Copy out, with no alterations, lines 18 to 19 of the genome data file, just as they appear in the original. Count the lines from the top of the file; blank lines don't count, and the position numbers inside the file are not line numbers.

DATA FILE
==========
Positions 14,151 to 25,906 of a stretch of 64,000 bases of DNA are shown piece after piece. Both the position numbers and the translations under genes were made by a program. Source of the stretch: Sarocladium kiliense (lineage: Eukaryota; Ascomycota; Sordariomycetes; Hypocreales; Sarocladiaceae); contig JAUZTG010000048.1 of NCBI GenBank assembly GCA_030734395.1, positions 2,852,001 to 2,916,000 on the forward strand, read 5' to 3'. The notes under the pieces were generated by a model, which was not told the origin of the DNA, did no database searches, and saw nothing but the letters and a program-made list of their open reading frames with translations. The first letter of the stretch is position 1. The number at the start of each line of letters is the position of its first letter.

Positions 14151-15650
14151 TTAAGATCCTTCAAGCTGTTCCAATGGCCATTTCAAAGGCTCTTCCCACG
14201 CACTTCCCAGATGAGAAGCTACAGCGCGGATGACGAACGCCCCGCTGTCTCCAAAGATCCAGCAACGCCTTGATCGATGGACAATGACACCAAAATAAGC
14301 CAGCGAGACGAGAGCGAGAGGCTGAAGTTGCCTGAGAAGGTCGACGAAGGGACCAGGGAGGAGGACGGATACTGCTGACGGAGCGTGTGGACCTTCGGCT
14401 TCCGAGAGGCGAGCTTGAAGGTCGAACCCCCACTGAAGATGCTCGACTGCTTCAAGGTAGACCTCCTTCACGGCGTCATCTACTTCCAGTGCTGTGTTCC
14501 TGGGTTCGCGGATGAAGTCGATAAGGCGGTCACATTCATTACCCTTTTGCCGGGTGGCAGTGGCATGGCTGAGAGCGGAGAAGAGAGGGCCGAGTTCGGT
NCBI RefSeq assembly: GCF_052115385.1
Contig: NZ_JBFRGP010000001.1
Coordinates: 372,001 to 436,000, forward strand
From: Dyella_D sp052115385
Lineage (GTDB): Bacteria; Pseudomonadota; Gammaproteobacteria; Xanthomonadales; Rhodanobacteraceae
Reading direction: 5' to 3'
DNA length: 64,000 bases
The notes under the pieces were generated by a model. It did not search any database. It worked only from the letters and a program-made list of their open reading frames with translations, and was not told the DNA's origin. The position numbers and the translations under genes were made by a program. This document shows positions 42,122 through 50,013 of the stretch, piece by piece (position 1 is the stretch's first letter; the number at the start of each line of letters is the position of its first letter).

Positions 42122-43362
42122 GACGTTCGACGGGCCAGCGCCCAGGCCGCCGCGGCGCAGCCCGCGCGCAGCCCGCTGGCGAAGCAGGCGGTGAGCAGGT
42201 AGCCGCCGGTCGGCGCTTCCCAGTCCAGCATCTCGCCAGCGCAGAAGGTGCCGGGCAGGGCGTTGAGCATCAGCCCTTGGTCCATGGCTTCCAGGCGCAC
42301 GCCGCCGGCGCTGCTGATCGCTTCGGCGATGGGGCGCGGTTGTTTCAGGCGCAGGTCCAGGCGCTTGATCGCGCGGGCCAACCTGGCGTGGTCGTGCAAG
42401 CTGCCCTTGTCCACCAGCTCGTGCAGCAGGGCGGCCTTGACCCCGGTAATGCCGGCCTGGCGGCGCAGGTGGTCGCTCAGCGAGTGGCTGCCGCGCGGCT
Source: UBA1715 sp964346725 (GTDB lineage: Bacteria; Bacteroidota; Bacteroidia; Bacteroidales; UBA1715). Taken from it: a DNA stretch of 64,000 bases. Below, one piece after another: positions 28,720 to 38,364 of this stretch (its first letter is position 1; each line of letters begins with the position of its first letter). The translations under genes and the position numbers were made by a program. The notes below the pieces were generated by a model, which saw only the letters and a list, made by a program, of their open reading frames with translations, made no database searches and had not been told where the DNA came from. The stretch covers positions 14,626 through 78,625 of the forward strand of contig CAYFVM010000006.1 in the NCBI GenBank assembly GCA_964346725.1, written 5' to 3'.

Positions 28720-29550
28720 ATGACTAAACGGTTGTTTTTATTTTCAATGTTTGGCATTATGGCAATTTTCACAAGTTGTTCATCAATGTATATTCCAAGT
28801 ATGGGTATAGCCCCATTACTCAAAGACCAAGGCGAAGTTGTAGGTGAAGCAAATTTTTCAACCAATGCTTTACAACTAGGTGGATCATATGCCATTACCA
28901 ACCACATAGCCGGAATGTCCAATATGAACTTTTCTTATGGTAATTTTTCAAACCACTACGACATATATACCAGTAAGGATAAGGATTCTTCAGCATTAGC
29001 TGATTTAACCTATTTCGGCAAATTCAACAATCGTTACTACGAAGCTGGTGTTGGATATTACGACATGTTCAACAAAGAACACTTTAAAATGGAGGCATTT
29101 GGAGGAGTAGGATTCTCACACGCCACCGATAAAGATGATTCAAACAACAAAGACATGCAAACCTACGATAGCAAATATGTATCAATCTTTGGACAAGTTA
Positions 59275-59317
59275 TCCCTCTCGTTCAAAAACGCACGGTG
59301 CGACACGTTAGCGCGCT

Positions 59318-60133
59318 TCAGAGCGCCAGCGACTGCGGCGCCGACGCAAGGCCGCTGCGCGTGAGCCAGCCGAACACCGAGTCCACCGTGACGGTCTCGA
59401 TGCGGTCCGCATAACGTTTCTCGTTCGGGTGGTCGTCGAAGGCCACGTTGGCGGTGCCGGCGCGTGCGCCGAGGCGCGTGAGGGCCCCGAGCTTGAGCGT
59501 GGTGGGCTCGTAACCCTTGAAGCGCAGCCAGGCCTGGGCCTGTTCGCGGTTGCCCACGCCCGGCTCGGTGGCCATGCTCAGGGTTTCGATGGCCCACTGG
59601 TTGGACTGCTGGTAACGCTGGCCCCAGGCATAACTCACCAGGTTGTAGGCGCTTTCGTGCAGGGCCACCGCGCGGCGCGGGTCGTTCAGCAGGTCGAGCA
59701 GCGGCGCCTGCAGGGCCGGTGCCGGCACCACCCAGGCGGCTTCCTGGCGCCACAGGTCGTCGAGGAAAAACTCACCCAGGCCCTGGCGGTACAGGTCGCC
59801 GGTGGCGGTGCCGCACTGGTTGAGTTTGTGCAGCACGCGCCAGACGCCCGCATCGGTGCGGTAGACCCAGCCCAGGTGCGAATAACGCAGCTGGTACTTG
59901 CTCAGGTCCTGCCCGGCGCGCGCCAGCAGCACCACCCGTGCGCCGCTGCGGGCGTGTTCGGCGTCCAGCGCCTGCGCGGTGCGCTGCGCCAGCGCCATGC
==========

42201 AGCCGCCGGTCGGCGCTTCCCAGTCCAGCATCTCGCCAGCGCAGAAGGTGCCGGGCAGGGCGTTGAGCATCAGCCCTTGGTCCATGGCTTCCAGGCGCAC
42301 GCCGCCGGCGCTGCTGATCGCTTCGGCGATGGGGCGCGGTTGTTTCAGGCGCAGGTCCAGGCGCTTGATCGCGCGGGCCAACCTGGCGTGGTCGTGCAAG